Tough Task Following Chapter 11 Fallout
Employees are a bit skeptical to
hear that Northwest Airlines management is developing a customer
service training program for its employees.
"We all love our jobs. It's just that we've been beaten down a
little bit," said Maria Palmer, a Northwest customer service
Pay cuts and the company’s 20-month bankruptcy has weighed
heavily on the remaining employees, according to the Detroit News.
Bankruptcy is just the latest chapter for an airline that is known
for tough labor relations.
Northwest is starting a new company wide training program for
front-line workers, that it hopes will be the first step in
regaining a better corporate culture and changing its image
Northwest wants to create a better environment for its employees
and customers, according to Roy Bostock, Northwest's new board
"I want these folks to know that this board of directors cares
about them and is hell-bent on changing this culture and changing
the attitudes in this company to make it more productive for
everyone," Bostock said.
Northwest has often received mixed reviews from travelers, the
News reports -- getting high ratings for safety and efficiency, but
falling far short on passenger service.
According to the Airline Quality Ratings study Northwest had the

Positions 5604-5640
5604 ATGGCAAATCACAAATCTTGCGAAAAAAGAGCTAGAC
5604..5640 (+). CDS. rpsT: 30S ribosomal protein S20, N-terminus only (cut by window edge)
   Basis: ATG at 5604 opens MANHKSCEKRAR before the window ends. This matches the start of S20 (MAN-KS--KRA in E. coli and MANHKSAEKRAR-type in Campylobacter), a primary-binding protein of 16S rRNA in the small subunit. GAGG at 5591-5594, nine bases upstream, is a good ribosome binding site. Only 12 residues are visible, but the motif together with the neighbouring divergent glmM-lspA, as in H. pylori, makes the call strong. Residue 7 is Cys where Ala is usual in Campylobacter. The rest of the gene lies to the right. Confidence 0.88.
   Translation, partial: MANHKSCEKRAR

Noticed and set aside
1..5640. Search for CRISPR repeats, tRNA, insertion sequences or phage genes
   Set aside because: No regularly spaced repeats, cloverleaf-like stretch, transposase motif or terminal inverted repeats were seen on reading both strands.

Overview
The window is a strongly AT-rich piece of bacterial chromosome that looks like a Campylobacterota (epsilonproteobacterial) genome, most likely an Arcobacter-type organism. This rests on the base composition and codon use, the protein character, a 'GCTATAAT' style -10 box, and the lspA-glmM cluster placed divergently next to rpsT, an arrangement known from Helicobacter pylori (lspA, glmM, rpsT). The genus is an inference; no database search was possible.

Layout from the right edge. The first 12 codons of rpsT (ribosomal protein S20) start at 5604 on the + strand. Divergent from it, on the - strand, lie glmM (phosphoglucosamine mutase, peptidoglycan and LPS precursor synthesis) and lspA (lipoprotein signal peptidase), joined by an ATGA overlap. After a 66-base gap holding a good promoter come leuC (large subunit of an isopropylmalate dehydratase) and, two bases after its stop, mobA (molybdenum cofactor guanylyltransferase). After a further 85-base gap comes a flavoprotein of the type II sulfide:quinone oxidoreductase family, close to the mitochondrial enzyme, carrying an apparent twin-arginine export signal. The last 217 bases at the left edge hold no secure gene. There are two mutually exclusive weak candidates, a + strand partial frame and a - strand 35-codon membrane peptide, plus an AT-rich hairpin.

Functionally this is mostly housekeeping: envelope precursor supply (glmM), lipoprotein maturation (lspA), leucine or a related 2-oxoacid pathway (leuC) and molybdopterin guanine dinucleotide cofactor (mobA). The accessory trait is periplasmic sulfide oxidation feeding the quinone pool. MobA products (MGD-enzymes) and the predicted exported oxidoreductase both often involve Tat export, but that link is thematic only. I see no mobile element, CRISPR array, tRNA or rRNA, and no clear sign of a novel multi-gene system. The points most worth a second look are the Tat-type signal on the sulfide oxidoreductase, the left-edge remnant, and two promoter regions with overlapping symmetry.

best operational statistics among the big network airlines in 2006.
The first half of 2007, it had the fourth-best record among 20
carriers for baggage handling.
Northwest ranked last among big airlines in customer
satisfaction in a JD Power and Associates report released in June.
The carrier also received low marks for service by flight crews and
for its cabin amenities.
Northwest’s leadership believes a better customer
experience starts with a better work experience, said Crystal
Knotek, Northwest's senior vice president of customer service.
"We want to make sure that we are treating our employees so they
feel valued, because then they will treat the customers better,"
But Northwest’s employees are a bit skeptical of
management’s approach in trying to convince workers of the
new work environment, said Kevin Griffin, president of the
Northwest branch of the Association of Flight Attendants.
"There's a lack of trust out there," Griffin said.
Most attendants felt forced to ratify pay cuts and work rule
changes just before the airline left bankruptcy.
“Employees have been through a lot and there's a little
bit of skepticism" about the training program,” said Julie
Hagen Showers, who served as a management negotiator during the